||It has been conventional to divide the subject matter of human geography into three sub-disciplines dealing with economic, political and social events respectively. This is by no means original but merely mimics the standard division of modern social science into economics, political science and sociology. Hence, we may define what currently goes under the title of political geography as simply \'political studies carried out by geographers using the techniques and ideas associated with their spatial perspectives\' (Burnett and Taylor, 1981). More recently, Dear (1988, p. 270) has argued that this tripartite division is more than a convention and reflects \'the three primary processes which structure the time-space fabric\'. From this position he defines political geography more formally as \'the analysis of the systems of class/group conflict over time and space\'. But the history of political geography is much more problematic than this contemporary division of human geography suggests.
Although it has recently been considered the weakest of those three divisions of human geography, political geography actually pre-dates both economic and social geography and has traditionally attracted the most prominent geographers to its subject matter. Before the emergence of modern geography as a generally accepted academic discipline, the term political geography was applied generally to \'human\' aspects of geography: physical geography was an adjunct of geology, political geography the equivalent adjunct of history. With the establishment of geography in universities, human aspects of geography were given new names, indicating the creation of sub-disciplines. In this way a \'new\' political geography was created alongside colonial geography and commercial geography. This particular trilogy of human geographical knowledge reflects the concerns of the late nineteenth-century society in which the \'new\' geography was being developed (see imperialism). Political geography was established as a sub-discipline by the publication in 1897 of Friedrich Ratzel\'s Politische Geographie. Ratzel is remembered today for his organic theory of the state and the concept of Lebensraum or living space in which vigorous societies could expand. But Ratzel\'s political geography was much more than this. In keeping with the geography of his era he defined a broadly based environmental approach to political geography very different from the more narrow \'political studies\' currently in vogue (see anthropogeography).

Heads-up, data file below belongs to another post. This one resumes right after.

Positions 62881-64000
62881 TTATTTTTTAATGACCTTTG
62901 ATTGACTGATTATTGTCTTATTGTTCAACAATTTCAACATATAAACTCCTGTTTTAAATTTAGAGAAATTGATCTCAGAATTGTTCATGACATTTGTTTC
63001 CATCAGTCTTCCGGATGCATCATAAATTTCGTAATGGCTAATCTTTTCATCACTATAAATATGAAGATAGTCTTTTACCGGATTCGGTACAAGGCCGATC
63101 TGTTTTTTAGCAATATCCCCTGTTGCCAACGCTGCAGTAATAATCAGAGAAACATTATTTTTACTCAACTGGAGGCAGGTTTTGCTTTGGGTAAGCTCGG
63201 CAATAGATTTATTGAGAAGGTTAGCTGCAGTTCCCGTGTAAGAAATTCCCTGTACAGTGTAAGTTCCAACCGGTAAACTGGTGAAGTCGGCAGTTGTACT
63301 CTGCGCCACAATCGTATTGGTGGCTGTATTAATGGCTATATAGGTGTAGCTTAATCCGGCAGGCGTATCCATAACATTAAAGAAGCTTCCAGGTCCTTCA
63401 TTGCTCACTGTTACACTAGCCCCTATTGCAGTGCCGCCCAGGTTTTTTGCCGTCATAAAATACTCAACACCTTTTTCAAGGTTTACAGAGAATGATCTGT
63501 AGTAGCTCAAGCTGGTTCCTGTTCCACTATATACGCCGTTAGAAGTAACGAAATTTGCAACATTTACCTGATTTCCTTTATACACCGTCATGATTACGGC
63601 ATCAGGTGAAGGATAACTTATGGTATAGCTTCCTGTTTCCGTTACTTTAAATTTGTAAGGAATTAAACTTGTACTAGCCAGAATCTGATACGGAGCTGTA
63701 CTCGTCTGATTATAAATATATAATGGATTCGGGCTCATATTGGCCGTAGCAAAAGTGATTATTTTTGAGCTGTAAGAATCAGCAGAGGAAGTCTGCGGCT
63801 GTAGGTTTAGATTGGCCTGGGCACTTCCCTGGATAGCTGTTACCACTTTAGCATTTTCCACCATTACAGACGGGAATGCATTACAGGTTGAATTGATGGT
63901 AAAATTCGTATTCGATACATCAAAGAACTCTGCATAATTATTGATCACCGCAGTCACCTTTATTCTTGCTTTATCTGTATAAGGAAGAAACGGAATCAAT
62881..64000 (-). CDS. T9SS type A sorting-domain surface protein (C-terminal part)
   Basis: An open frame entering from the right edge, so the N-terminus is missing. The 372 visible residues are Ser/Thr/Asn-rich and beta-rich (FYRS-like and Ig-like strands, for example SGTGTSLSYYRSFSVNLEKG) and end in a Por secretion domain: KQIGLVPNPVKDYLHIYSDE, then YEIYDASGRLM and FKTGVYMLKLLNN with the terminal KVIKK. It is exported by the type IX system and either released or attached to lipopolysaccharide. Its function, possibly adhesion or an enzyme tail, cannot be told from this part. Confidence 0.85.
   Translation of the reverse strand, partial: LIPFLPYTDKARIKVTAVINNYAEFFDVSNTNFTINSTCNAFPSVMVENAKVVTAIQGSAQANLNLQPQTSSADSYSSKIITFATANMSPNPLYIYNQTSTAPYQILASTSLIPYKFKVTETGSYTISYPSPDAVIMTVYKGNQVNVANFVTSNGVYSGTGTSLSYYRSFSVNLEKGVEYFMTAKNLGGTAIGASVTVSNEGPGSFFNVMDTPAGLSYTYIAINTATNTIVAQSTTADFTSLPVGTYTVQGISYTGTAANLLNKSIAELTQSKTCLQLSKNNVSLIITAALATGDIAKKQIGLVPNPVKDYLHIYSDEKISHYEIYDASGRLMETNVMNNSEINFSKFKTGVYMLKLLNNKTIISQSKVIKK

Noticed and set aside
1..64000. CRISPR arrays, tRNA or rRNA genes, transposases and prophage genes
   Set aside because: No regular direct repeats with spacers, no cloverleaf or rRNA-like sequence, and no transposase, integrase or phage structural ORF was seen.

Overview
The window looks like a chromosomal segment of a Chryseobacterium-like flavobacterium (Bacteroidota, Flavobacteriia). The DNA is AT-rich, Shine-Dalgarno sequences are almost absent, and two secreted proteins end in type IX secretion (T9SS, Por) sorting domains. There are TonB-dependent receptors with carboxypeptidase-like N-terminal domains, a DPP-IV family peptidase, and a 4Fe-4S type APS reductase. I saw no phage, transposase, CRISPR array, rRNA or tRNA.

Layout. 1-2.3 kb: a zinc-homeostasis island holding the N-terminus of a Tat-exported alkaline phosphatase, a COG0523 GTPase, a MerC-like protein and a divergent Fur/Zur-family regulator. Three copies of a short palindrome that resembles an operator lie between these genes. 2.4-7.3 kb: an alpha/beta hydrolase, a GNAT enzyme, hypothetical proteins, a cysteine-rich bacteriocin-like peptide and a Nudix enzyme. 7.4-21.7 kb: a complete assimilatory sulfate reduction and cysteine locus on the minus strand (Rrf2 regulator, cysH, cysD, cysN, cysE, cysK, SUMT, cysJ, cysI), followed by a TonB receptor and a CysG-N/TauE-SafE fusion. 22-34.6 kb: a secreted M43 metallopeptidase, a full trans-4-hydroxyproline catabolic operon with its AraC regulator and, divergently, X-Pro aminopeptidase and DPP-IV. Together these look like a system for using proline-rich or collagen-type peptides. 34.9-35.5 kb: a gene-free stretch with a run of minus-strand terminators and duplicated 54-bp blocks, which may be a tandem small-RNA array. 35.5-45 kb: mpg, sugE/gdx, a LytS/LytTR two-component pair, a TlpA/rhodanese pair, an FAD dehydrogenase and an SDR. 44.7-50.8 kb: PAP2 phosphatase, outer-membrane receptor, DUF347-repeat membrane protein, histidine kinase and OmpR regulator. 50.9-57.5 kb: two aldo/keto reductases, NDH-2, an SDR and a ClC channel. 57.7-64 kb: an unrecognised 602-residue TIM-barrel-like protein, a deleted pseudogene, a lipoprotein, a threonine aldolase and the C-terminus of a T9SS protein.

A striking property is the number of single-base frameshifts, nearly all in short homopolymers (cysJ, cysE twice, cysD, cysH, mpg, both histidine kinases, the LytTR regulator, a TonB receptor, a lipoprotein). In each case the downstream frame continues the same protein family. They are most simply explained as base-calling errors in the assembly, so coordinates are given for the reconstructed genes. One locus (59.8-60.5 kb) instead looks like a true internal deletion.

The establishment of political geography cannot be discussed without mention of Sir Halford Mackinder\'s \'geographical pivot of history\' (1904) which later developed into the heartland theory. This initiated a geostrategic tradition in political geography that continued to provide a framework for strategic thinking throughout the period of the Cold War in international relations. The first major opportunity for Mackinder to apply his ideas came with the First World War and its aftermath. Mackinder and many other geographers were government advisors at Versailles where the task of redrawing the map of Europe brought geography and geographers into public view. This marks the heyday of traditional political geography both academically and in practice, epitomized by the publication in 1921 of The new world: problems in political geography by the chief geography advisor to the American government, Isaiah Bowman.
We now come to a very controversial episode in political geography: geopolitik or German geopolitics. Drawing on ideas from Ratzel, Mackinder and others, Karl Haushofer attempted to develop a special kind of political geography as a policy tool for the German state. His links with the Nazi leadership made him notorious during the Second World War. Some contemporary writers saw in Haushofer\'s work the blueprint for German conquests and Allied geographers were very strong in their condemnation of this embarrassing skeleton in their cupboard. In hindsight it now seems improbable that Haushofer had as much influence as contemporary enemies imagined; he was in effect a convenient and colourful bogeyman. Nevertheless, memories are long and the aftermath of Geopolitik has been hotly debated. It was obviously a negative factor for the image of political geography, so much so that it has often been blamed for the subsequent decline of the sub-discipline. Once again this position has now been revised so that political geography\'s fortunes are seen to be based on much broader criteria than any one particular episode in its history (Claval, 1984).